Is there such a thing as a 2000s-era rock band? There havebeen some great, popular rock bands over the past decade – TheStrokes, The White Stripes and The Hold Steady to name but three. Yet they play continuations or revivals of music – embracingold influences in a new way. There was never a modern sound in termsof an all-encompassing style or an MTV-changing demeanor.
Asalternative rock has become increasingly defined by mumbling, gravel-voiced singers and rumbling power-chord choruses, the meat andpotatoes, rock-playing populace has submerged themselves in therecords of timeless acts like Bruce Springsteen and TheVelvet Underground, the better to combat the growingthreat of Creed and Nickelback.
The other option is to just sound like Nirvana. Dinosaur Pile-Up take this route. Their power trio offull-throttle guitar, pounding stadium drums and a heartbeat bass isprobably what should be called ‘post-grunge’ – before that tag becameludicrously ill-defined. Their record Growing Pains marches to onebeat, subscribes to one formula and sounds immediately dated.
Dinosaur Pile-Up are the band your parents might like to think of as trendy. Their overly familiar rock’n’roll centres on buzzsaw guitar sounds that absolutely dominate the mix. As such it’s an album morefor air-guitaring than singing along to. Naturally that leads to sometroubling ideas; considering that the music here is intended to invitethe listener into a grimy world of pub-rock, devil-may-careexuberance, there’s very little that’s memorable and the rocks-off hooksare rather bland. All but one of the songs has a simple shout-alongchorus surrounded by some mid-level fretwork – it’s a songwritingtrick that’s worked before, but on Growing Pains almost always falls flat.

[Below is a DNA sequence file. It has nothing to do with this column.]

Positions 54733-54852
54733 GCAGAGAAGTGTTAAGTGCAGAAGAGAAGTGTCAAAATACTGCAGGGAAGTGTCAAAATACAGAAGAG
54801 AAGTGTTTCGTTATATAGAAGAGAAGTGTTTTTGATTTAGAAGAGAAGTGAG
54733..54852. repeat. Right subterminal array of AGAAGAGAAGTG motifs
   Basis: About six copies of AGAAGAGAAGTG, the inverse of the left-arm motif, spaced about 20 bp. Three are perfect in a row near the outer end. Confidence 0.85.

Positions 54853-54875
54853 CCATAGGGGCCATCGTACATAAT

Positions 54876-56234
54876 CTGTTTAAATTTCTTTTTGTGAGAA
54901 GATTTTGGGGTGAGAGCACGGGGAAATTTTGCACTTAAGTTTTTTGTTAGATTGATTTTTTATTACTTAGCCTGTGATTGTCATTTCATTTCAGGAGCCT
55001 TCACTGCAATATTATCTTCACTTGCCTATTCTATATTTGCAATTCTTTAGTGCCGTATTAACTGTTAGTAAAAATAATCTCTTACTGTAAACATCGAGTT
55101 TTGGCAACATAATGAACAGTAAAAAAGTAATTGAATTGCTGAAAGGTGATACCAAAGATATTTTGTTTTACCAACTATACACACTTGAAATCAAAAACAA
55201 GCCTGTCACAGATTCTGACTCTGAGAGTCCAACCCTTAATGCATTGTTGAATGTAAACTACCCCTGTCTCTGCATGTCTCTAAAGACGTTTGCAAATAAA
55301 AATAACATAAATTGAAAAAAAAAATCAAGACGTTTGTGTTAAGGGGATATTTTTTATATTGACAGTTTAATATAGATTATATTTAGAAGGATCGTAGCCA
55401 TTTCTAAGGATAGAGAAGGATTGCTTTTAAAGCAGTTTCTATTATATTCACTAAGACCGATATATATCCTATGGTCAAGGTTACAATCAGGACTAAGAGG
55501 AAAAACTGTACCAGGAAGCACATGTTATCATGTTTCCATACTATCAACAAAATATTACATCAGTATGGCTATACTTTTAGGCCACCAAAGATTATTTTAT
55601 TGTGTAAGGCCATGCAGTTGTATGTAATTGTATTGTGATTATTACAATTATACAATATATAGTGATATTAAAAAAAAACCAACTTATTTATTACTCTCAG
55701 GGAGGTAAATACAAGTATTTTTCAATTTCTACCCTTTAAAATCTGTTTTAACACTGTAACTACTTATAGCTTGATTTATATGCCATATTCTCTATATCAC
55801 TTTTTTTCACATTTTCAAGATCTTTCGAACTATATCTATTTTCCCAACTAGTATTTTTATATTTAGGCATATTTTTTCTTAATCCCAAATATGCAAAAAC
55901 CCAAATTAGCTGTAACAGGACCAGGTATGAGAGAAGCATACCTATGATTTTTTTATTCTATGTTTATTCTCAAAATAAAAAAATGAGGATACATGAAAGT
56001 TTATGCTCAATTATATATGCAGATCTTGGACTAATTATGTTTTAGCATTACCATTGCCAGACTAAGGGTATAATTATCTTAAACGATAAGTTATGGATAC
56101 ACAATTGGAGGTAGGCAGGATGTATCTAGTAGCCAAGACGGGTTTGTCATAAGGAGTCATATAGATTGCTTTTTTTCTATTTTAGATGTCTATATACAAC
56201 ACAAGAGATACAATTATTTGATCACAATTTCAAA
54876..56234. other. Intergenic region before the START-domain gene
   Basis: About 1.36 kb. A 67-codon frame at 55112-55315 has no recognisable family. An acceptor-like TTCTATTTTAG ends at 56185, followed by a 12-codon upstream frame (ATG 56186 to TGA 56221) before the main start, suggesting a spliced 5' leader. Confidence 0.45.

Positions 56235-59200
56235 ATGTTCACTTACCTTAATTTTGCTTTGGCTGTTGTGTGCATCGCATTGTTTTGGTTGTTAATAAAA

There’s nothing all that exciting or even toe-tapping here, and itseems the sole reason this record is mixed so loud is because themusic can’t carry itself on its own. Dinosaur Pile-Up rely on volumeinduced euphoria; the idea that if songs sound loud enough they’llbecome meaningful, triggering some deep-seated elation in thelistener’s brain – and that really shouldn’t be the core of analbum.
But it can, and will, work on some people. Growing Pains is musicfor 14-year-old proto-AC/DC fans and the Def Leppardloving uncles amongst the population. It is music for people whose lastpurchase was The Darkness‘ Permission To Land and it’sdefinitely music for people who exclusively listen to rock ‘n’ roll.In short it’s music for people who don’t really care that much about music, andthat’s necessarily heinous.